A real-life confession: I typically spend Sunday evenings at home watching Netflix, so spending it in Lincoln Park with Genesius Guild's production of The Merchant of Venice was a refreshing change. While it is known as one of William Shakespeare’s “problem plays,” and I would agree with that assessment, this performance was still a great way to forget thinking about Monday.

A disappearing body, missing evidence, blood on a chair, and a pursuing investigation – so goes the spirited comedy BusyBody, written by Jack Popplewell and directed by Joe DePauw. Sunday’s matinée performance at the Richmond Hill Barn Theatre was rife with lively slapstick and subtle humor, taking us into the world of Mrs. Piper (Jackie Skiles), a spunky office cleaning lady who has stumbled her way into a murder mystery.

The first thing I noticed as I walked into Thursday's stunning, powerful, opening-night performance of the Clinton Area Showboat Theatre's Cabaret was the temperature. As I glanced around looking for meat hooks, I realized that many of the theatre's more seasoned attendees had brought along sweaters, coats, and even blankets. But the chill in the air gave no indication of the show's eventual heat.

It’s not often that I walk away from a show thinking about who I am as a person and how I can do better. Yet that is exactly what happened Friday night after the Playcrafters Barn Theatre's production of Clybourne Park, and director Alexander Richardson should be proud of his thought-provoking, darkly comedic production that demands more of its audience than the usual area-stage fare.

As the wind blew and the rain poured, I was concerned about making it to the current play at Augustana College's Brunner Theatre Center without being swept away by the currents of water flooding the streets of Rock Island. Thankfully, though – and with added thanks to Cart to the Art driver John D'Aversa – even a severe thunderstorm couldn't keep me from the Mississippi Bend Players' opening-night production of The Glass Menagerie.

If you’ve never been privy to the theatre-audition process, you may not realize how intense and cut-throat an experience it can be, and as A Chorus Line – currently being presented at Quad City Music Guild’s Prospect Park Auditorium – teaches us, it’s not always about how talented you are; sometimes it’s merely who you know. But while that bias can be an unfortunate reality, Music Guild’s vast display of on-stage talent dazzles you into momentarily forgetting the injustice.

What are guys supposed to do when they lose their jobs because the local mill is closing? It’s bad enough to be unemployed, but with nothing on the horizon except low-level work, a man can feel like he's nothing but an emasculated scrap of crap. If you're unlucky enough to be one of a ragtag group of jobless and desperate dudes, you do the obvious … and become a male stripper.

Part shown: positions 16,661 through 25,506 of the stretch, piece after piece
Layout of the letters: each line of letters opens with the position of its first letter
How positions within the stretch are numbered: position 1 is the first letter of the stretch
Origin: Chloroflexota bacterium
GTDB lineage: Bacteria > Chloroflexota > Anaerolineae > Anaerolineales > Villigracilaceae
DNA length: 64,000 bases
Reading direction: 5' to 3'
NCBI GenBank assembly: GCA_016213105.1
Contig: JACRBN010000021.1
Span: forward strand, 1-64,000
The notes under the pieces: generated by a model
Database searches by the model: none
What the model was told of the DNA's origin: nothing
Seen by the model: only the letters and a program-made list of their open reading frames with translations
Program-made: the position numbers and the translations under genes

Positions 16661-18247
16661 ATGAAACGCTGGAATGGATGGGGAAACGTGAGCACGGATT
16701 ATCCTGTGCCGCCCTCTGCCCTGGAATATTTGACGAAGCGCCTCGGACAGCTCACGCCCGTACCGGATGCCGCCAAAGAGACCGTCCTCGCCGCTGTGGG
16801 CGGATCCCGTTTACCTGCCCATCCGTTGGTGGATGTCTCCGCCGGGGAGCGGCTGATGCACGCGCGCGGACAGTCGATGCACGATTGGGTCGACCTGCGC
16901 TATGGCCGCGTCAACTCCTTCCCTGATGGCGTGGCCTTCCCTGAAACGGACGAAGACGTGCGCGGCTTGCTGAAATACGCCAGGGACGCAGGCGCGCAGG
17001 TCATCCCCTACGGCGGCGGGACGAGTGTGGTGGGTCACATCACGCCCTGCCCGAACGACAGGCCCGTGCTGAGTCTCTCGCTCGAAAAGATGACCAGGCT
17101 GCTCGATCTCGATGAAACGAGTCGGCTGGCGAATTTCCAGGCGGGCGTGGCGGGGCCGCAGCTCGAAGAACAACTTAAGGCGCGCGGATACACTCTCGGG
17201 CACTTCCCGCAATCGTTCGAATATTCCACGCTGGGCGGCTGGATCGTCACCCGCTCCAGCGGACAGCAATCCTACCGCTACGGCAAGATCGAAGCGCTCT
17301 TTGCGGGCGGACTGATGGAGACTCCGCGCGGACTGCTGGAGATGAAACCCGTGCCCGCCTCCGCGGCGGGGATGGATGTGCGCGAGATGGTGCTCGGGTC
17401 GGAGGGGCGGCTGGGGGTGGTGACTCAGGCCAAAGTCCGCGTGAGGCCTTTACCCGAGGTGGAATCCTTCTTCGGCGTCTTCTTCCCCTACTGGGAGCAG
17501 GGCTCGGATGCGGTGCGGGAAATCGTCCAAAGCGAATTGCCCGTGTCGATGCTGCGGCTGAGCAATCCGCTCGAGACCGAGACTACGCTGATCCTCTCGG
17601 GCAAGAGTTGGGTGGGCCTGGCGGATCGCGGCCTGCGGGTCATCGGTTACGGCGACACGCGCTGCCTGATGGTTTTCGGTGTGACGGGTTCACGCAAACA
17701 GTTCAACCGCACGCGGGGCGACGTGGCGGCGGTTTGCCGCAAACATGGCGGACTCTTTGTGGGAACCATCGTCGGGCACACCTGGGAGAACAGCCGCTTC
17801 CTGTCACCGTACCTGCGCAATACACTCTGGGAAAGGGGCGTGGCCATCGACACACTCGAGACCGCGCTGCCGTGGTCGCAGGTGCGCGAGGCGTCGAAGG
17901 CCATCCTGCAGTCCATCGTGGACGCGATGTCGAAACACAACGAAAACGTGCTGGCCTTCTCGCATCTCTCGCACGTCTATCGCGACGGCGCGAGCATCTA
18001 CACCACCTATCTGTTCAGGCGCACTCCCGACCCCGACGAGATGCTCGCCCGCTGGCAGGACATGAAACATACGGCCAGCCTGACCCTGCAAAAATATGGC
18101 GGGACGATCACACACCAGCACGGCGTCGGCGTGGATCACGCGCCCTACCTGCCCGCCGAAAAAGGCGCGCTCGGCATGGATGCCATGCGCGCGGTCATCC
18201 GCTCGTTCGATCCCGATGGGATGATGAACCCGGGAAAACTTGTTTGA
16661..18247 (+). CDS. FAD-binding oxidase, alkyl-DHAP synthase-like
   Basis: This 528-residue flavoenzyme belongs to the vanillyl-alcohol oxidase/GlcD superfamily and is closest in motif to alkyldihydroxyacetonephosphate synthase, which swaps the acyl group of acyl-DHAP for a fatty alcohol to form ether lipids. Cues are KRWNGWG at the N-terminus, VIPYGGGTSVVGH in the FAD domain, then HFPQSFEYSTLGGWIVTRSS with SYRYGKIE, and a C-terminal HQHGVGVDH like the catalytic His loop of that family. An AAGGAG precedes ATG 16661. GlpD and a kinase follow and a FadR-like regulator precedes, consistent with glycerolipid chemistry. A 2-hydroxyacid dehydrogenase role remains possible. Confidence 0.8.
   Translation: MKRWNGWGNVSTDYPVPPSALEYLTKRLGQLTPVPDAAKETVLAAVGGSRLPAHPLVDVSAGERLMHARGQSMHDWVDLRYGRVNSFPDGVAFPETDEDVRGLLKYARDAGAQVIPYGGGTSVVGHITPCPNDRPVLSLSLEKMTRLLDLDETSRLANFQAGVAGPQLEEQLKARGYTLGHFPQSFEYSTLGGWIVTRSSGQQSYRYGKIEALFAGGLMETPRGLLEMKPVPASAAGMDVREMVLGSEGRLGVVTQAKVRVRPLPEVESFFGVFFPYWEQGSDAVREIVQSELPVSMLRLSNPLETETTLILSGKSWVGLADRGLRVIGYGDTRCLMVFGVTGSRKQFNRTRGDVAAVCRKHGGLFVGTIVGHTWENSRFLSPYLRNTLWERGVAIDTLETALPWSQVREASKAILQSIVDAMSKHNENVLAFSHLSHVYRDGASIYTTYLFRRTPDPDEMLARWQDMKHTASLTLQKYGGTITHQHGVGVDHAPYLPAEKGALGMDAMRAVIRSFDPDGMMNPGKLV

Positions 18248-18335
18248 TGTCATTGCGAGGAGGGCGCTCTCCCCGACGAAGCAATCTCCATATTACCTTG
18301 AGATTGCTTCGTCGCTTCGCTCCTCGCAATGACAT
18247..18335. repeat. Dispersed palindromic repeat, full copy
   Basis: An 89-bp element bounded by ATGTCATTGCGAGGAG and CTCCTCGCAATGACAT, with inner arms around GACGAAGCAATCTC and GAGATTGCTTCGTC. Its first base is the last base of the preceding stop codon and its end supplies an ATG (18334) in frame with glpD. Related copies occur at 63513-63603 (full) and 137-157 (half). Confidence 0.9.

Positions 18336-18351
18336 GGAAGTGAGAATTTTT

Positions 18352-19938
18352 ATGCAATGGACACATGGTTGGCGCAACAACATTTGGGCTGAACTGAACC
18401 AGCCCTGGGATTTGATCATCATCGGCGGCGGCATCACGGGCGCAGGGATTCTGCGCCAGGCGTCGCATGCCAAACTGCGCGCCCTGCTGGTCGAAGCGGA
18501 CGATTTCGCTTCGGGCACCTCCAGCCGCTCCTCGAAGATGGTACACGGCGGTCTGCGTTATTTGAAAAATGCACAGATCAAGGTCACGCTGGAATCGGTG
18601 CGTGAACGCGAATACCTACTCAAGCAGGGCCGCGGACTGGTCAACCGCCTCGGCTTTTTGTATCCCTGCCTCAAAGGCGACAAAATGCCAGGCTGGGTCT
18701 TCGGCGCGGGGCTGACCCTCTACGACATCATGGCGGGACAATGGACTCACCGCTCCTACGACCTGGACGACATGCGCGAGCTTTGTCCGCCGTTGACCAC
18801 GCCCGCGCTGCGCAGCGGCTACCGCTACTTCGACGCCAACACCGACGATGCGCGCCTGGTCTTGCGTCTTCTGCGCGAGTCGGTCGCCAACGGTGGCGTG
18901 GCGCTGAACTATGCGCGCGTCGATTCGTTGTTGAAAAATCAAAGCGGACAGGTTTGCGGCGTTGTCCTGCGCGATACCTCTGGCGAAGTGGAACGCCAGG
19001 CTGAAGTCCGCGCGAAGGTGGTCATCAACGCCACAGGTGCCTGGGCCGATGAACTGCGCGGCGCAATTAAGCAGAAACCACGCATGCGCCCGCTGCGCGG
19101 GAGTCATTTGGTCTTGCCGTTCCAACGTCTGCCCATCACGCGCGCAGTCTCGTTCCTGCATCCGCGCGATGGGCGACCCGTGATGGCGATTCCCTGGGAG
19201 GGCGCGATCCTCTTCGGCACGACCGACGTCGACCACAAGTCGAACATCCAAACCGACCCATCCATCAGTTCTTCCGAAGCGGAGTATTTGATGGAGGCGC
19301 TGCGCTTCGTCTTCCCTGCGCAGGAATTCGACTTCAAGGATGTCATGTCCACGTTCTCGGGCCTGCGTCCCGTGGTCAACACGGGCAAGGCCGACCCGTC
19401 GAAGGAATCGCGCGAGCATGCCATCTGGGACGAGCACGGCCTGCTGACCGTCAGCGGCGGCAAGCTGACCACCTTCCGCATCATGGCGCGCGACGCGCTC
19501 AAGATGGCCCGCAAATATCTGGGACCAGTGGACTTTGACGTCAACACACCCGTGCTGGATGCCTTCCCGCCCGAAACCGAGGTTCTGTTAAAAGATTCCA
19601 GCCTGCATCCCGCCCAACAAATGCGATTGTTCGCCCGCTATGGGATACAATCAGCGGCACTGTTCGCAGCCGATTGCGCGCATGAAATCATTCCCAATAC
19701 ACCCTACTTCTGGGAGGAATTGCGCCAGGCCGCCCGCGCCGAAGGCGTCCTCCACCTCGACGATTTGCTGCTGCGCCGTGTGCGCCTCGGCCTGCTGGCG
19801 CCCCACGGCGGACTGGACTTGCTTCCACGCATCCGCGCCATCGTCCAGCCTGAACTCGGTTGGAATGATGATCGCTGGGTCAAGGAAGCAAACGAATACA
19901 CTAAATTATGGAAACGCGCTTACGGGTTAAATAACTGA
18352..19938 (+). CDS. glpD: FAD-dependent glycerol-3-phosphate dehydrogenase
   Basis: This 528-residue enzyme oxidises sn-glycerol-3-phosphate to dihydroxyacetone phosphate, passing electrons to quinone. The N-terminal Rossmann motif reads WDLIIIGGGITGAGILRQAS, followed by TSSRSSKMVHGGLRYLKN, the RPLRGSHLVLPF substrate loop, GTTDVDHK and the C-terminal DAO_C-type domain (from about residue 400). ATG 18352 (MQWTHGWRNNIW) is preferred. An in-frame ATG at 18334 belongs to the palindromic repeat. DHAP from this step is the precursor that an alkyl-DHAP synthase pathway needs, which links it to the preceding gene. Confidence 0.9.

It was a sweltering-hot day this past Saturday in the Quad Cities, but it was quite refreshing being under the sea with the cast of Disney’s The Little Mermaid at the Clinton Area Showboat Theatre. As I sat back in my seat enjoying the music, I heard the precious young girl seated behind me sweetly singing along with the teenage mermaid Ariel (Aria Braswell) in a very soft voice. I realized then how powerful and influential this musical fantasy was, and still is, for children everywhere.

Heat-advisory warning notwithstanding, Genesius Guild's staging of Prometheus Bound in Rock Island’s Lincoln Park was an experience not to be missed. As with most Greek tragedies, there is a moral dilemma that can give audiences insight into their lives, and director Michael Callahan staged a meaningful production that remains relevant 2,500 years after it was was written. (Who would have guessed we’d still be battling tyrants?)

Bravo to the Mississippi Bend Players for magnificently transporting patrons back in time – back to when Huckleberry Finn (Quinn Rigg) and his humble slave companion Jim (LaRon Grant) traveled along the banks of the Mississippi River on a meager log raft – in the powerful musical Big River. Friday's opening-night performance at Augustana College's Brunner Theatre Center was simply stunning, with the entire cast reminding me why I love the fine arts.

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